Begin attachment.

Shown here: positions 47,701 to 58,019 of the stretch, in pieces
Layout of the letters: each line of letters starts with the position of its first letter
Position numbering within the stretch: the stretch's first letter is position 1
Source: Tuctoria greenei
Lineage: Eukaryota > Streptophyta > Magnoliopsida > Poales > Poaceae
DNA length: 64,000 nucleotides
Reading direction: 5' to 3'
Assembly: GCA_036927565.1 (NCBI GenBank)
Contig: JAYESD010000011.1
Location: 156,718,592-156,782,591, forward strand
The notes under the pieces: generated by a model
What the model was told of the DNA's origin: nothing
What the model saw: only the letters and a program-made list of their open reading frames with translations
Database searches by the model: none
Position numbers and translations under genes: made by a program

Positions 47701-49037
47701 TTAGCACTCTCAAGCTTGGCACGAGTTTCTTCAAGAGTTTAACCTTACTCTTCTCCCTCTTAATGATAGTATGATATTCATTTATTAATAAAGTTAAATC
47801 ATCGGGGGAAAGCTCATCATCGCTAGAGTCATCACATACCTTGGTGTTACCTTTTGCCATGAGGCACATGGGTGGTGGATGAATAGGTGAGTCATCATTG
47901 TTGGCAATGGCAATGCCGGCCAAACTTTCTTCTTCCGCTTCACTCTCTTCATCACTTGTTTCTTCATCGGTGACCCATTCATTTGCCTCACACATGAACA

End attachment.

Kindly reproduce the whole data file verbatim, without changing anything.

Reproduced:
Shown here: positions 47,701 to 58,019 of the stretch, in pieces
Layout of the letters: each line of letters starts with the position of its first letter
Position numbering within the stretch: the stretch's first letter is position 1
Source: Tuctoria greenei
Lineage: Eukaryota > Streptophyta > Magnoliopsida > Poales > Poaceae
DNA length: 64,000 nucleotides
Reading direction: 5' to 3'
Assembly: GCA_036927565.1 (NCBI GenBank)
Contig: JAYESD010000011.1
Location: 156,718,592-156,782,591, forward strand
The notes under the pieces: generated by a model
What the model was told of the DNA's origin: nothing
What the model saw: only the letters and a program-made list of their open reading frames with translations
Database searches by the model: none
Position numbers and translations under genes: made by a program

Positions 47701-49037
47701 TTAGCACTCTCAAGCTTGGCACGAGTTTCTTCAAGAGTTTAACCTTACTCTTCTCCCTCTTAATGATAGTATGATATTCATTTATTAATAAAGTTAAATC
47801 ATCGGGGGAAAGCTCATCATCGCTAGAGTCATCACATACCTTGGTGTTACCTTTTGCCATGAGGCACATGGGTGGTGGATGAATAGGTGAGTCATCATTG
47901 TTGGCAATGGCAATGCCGGCCAAACTTTCTTCTTCCGCTTCACTCTCTTCATCACTTGTTTCTTCATCGGTGACCCATTCATTTGCCTCACACATGAACA